On Sunday, the Communist Party leader broke with the traditional two-term limit, further surrounded himself with loyalists, and extended his authoritarian rule over the world’s second-largest economy. The Chinese government introduced a two-term limit in 1982 to prevent a return to a Mao-style cult of personality. Xi-Jinping is the head of state, military, and the Communist Party and has continued to take out political rivals. Earlier in the weekend Xi-Jinping had former Chinese leader, Hu Jintao, publicly removed from a session of congress:
Watch Xi as his predecessor Hu Jintao is dragged away…China is already wiping references to him from the web.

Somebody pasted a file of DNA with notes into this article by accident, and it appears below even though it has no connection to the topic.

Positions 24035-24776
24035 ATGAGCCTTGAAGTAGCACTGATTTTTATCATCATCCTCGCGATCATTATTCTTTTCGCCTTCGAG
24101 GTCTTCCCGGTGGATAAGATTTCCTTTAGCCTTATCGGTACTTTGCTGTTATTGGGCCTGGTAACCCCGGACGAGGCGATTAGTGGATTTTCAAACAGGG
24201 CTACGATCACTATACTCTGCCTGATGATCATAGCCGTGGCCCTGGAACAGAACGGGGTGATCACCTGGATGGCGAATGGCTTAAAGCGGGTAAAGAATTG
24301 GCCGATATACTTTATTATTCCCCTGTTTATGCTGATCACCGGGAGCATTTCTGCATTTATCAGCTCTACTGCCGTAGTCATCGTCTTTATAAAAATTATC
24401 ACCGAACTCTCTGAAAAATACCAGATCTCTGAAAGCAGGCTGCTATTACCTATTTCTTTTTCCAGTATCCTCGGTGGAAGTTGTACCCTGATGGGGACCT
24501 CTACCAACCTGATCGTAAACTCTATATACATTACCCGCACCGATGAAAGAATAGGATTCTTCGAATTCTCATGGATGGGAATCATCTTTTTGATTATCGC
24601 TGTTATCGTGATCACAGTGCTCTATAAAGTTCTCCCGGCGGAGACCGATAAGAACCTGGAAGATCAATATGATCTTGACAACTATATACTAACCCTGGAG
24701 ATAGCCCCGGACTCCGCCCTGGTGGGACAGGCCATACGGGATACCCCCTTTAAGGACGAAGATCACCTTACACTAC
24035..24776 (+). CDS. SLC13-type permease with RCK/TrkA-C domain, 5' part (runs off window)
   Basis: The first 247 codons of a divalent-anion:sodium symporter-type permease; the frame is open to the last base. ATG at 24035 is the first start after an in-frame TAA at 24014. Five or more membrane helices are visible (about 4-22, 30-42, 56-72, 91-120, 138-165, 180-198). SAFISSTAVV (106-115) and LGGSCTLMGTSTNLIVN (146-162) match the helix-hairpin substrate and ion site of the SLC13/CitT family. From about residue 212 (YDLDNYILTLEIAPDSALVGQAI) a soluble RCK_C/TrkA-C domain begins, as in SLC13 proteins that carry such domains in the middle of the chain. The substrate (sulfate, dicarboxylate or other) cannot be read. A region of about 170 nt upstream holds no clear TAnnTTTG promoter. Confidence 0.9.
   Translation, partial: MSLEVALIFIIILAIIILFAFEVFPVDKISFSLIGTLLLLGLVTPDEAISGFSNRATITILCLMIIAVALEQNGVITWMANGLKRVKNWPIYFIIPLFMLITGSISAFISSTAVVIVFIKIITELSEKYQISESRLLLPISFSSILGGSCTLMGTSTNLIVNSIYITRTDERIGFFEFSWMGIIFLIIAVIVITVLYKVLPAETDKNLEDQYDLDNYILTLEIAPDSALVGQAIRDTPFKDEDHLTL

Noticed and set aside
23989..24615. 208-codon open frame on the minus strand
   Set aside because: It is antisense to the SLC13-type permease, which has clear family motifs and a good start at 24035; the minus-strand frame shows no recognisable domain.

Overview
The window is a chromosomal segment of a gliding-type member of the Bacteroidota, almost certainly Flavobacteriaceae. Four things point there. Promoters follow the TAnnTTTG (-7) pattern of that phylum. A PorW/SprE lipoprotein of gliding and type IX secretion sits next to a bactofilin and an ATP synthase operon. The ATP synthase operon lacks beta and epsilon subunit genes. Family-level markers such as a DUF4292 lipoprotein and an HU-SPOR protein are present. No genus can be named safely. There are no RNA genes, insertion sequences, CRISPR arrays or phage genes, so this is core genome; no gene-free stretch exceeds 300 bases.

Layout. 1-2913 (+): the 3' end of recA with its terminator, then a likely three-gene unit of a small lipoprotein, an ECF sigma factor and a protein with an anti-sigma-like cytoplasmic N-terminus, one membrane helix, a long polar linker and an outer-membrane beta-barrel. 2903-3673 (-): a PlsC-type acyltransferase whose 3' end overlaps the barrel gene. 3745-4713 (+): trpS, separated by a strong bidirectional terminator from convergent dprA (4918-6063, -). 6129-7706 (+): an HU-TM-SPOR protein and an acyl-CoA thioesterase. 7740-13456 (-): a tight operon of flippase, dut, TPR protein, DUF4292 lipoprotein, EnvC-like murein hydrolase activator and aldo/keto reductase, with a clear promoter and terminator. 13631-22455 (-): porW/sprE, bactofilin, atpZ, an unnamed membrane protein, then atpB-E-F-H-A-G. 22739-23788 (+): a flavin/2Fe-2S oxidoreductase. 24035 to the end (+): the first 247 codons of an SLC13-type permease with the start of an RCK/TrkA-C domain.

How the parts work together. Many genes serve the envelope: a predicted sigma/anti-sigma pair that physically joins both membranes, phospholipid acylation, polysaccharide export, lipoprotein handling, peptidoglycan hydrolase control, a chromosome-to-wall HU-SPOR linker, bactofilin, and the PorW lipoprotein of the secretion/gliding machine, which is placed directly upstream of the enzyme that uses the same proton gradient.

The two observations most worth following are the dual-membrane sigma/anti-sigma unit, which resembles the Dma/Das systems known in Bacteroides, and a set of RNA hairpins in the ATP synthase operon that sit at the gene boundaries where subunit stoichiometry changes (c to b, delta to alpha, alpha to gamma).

— Rita Panahi (@RitaPanahi) October 22, 2022
Xi’s claim on a third term comes after the close of the five-yearly Communist Party Congress. Xi announced six men – Li Qiang, Zhao Leji, Wang Huning, Cai Qi, Ding Xuexiang and Li Xi – to stand alongside him on China’s top ruling body.
The lineup, filled with Xi loyalists, made clear that Xi had not only broken with recent precedent to take on a third term, but also concentrated power at the top of government to a degree that has never been seen in China.